Design plans for Machon School unveiled – Wicked Local Swampscott

Posted By on March 27, 2017

Greg Phipps @swampscott_rep

It's been a decade since the former Machon Elementary School closed operation in 2007. After years of public debate in Swampscott over what to do with the nearly-100-year-old vacant building and land, it appears the town is set to make use of the property on Burpee Road.

On Thursday at the high school, the town's community development director Peter Kane and B'nai B'rith Housing representatives, Senior Project Manager Holly Grace and Executive Director Susan Gittelman unveiled a schematic draft of B'nai B'rith's plan to construct Senior Residences at the Machon - a 38-unit senior affordable housing facility with 48 parking spaces.

"We have a special focus with senior affordable housing and we build with the goal of longevity," said Gittelman of the project, which is estimated to cost $13 million. "We're looking forward to a long partnership with the community."

The plan calls for demolishing the 1963 portion of the school building and renovating the original 1920 three-floor structure. A new three-story addition will be erected on the west side of the original building. Landscaping improvements, including a retaining wall along the east-side parking lot and a front yard area, will also be done around the building.

B'nai B'rith, a non-profit senior housing developer in the Greater Boston area, will pay $500,000 for a 99-year lease on the property, according to Gittelman, who said the developer has agreed to provide $50,000 for infrastructure improvements to the surrounding area.

The senior housing plan was approved by a convincing 159-85 vote at Town Meeting last May despite vigorous and vocal opposition by some residents, who mostly favored the idea for open space usage.

Burpee Road resident Gerard Perry, who opposed the project at Town Meeting, acknowledged on Thursday that since the plan has received strong backing from the town, the selectmen need to make certain it reaps beneficial results for the community moving forward.

Kane said the proposal is set to be voted on by the Board of Selectmen April 5. If approved, the permit process could begin this summer and applications for financing could commence by early 2018. Kane said the construction could take up to 18 months but likely less time. The project could break ground by 2019, he added.

Grace pointed out that the design calls for the 38 one-bedroom apartments ranging between 600-700 square feet in size and 38 parking spaces for residents, with 10 more available for guest and employee parking. She said the facility will employ three full-time staff workers, including a residence coordinator and a maintenance person.

The facility will include community and fitness rooms, a computer room, library space, and a laundry room, Grace said.

"Part of our focus is to provide (resources) to keep residents as active as they can be and not become isolated," said Gittelman of the senior housing community.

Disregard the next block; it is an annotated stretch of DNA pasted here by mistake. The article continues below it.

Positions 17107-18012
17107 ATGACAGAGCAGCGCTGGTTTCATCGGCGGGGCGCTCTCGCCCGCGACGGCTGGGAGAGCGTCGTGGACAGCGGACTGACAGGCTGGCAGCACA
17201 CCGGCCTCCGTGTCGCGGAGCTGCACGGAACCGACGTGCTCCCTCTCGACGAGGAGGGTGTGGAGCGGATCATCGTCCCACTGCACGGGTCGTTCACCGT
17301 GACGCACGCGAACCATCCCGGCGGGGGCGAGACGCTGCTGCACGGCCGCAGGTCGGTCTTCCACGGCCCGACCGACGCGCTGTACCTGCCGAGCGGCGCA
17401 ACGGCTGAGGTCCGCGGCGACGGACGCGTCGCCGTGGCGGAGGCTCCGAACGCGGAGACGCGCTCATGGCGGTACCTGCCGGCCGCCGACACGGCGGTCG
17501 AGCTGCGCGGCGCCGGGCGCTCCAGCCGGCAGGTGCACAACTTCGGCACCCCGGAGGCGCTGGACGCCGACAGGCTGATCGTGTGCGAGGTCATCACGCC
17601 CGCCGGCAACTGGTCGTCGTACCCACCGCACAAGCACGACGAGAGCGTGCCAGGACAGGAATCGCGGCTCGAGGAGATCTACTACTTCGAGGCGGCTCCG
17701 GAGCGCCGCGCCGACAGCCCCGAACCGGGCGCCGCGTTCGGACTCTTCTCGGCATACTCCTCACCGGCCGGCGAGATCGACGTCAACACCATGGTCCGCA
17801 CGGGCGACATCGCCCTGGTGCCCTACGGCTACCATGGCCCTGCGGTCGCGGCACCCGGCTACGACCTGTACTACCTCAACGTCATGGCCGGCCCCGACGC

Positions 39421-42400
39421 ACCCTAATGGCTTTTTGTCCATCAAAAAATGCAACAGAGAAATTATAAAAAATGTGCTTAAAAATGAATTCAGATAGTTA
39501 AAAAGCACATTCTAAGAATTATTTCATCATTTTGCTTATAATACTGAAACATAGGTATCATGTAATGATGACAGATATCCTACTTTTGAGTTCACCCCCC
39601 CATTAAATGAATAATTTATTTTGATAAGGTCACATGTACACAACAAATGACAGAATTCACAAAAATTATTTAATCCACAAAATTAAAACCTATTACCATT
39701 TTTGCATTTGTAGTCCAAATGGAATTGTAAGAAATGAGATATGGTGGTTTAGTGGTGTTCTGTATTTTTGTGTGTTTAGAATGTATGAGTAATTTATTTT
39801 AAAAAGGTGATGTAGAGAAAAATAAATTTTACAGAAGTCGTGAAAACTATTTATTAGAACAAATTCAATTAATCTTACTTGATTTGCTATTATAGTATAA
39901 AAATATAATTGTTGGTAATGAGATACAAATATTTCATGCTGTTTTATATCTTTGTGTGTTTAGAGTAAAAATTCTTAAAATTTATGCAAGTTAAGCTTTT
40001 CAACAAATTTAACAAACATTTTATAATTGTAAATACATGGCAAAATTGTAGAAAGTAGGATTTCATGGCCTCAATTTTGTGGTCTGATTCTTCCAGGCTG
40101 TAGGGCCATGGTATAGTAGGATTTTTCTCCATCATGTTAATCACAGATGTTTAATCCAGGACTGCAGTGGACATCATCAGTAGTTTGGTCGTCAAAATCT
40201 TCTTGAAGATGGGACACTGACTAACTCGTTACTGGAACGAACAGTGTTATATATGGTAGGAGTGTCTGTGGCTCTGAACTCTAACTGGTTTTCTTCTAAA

Grace added that construction plan calls for trying to avoid sand blasting during foundation work. She said all appropriate procedures will be followed.

"We've done environmental testing on the site and discovered lead paint and asbestos in the [existing] building that will need to be removed," Grace reported. "We also tested the soil and that showed no exterior contamination [on the property]."

Property tax revenue, safety, rent costs, age qualifications, and parking were among the issues raised by residents at Thursday's presentation. When asked what amount of town tax revenue might come from a fully occupied facility, Gittelman estimated a figure of $38,000 a year. She said the tax income is based on the rents, which she said would be around $1,000 a month. That figure covers utilities.

Gittelman said preference for residency will be given to people 62 or older, and that qualification is based on household income, which, for the majority of units, needs to be no more than 60 percent of the average median income. There is typically a waiting list of applicants due to the high demand for the senior housing, she added.

Grace said exterior lights will be directed downward to maintain safety for residents while not impacting neighboring properties. Surveillance cameras will be in place as well, she said.

Residents brought up potential problems the project might cause with storm water drainage in the area and what might be done to address it, as well as concerns about possible congestion brought about by people parking along Burpee Road to go to the facility.

One resident said the town and B'nai B'rith need to make sure repaving and repair work is done to Burpee Road and nearby streets after the construction is completed. Above all, area residents want to be kept informed.

"All I ask is that you keep neighbors involved and in the loop as to what is going on," Perry said.

For more information and details on the Machon senior housing proposal, visit the Swampscott town website, or visit B'nai B'rith's site at

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Design plans for Machon School unveiled - Wicked Local Swampscott

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